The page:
Tagged With addons

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Browser extensions are fantastic but, as superheroes have taught us, with great power comes great responsibility. Malicious developers can hide bad behaviour inside useful extensions and when they slip through the screening process, the only option left to the likes of Mozilla and Google is to ban them. Mozilla has updated its blocked add-on list and it includes an extension the company itself gave the thumbs-up just this week.

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If you've stumbled across an image on the internet — perhaps on your favourite social media site — and you want to know more about it, you can always ask the person responsible for the post. Odds are good that they probably just cribbed the image from somewhere else and don't know any more about where it came from. But that's fine. You can also take on the detective work yourself and there are plenty of resources to help you out.

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Not every Chrome or Firefox extension you use has to be one-hundred-per cent dedicated to productivity or utility. Sometimes, it's just nice to look at something pretty. And in the case of Earth View from Google Earth, I don't really care if it eats up my browser's memory or otherwise impacts its performance in any way. It makes me happy, and it will make you happy too -- exactly why this is our Extension of the Week.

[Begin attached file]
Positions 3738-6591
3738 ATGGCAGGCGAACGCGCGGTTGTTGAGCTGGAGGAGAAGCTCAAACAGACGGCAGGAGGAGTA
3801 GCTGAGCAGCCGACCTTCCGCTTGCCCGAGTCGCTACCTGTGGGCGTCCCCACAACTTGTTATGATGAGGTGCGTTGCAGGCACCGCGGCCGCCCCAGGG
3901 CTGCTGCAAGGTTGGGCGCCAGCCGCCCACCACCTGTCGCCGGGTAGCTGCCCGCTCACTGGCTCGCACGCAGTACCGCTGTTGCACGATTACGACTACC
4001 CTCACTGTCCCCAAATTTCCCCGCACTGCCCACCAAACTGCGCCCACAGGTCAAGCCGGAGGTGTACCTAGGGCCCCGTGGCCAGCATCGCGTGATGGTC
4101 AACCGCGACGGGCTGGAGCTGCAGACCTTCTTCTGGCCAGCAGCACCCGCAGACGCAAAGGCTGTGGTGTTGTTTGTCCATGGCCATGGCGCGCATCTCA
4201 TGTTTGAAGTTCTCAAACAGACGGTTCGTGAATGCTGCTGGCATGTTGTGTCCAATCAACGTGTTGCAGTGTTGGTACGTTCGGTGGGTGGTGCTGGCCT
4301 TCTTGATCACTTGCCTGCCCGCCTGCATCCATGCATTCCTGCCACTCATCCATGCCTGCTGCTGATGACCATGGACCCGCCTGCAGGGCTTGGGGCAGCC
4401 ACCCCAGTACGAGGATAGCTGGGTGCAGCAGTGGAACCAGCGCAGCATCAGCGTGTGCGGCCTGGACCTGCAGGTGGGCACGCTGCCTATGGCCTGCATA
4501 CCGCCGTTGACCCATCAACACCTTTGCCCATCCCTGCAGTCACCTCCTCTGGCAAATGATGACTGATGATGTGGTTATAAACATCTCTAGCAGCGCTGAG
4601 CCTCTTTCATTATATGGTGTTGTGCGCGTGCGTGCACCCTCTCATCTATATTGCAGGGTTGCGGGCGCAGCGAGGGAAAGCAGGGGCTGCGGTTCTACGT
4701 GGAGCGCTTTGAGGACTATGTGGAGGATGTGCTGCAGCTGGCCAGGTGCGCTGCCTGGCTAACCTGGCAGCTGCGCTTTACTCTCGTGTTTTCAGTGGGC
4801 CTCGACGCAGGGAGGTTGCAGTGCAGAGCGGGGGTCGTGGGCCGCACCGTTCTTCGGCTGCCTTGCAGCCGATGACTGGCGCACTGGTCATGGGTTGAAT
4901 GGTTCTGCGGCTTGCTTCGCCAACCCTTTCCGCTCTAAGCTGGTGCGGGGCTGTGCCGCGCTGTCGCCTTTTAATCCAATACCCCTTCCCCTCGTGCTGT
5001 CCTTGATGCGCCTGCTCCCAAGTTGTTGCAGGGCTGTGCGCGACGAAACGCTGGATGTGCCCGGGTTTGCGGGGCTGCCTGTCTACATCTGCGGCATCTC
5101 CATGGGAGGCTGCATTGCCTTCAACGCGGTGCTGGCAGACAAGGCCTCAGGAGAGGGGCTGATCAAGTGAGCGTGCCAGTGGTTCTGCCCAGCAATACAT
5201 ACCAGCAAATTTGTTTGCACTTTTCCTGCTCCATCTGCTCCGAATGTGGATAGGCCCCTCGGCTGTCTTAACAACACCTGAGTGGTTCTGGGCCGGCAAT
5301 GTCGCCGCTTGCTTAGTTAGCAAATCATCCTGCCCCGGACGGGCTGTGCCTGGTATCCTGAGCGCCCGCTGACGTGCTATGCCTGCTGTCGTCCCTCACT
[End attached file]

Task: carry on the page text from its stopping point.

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Viruses don't want to be removed, so the nastier ones will fight to stay put by disabling protection software, cloaking their presence and even generating fake windows and dialog boxes to give you a bum steer. Looks like malicious extensions are getting in on the action too, doing whatever they can to evade uninstallation.

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With the release of Firefox 57 towards the end of this year, Mozilla's browser will no longer support "legacy" addons. The switch to WebExtension means developers will have to almost certainly update their addons to make them compatible. This shouldn't be an issue for popular addons, but if you're using lesser known or outdated ones, you'll need to take steps to make sure you don't get caught out.

Shared from Gizmodo

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Having to close a tab with audio blaring from an auto-play ad is one of the web's greatest annoyances, but at the same time, most of us want to hear videos coming from YouTube or Netflix. How do you mute one without the other? Fortunately, there are a couple of easy solutions available.

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It's easy enough to collect a large number of site bookmarks to read on a rainy day... and promptly forget about them. If your favourites bar is starting to get cluttered and you're not in the mood to check each on individual, clean-up tools exist for both Firefox and Chrome to save you the effort.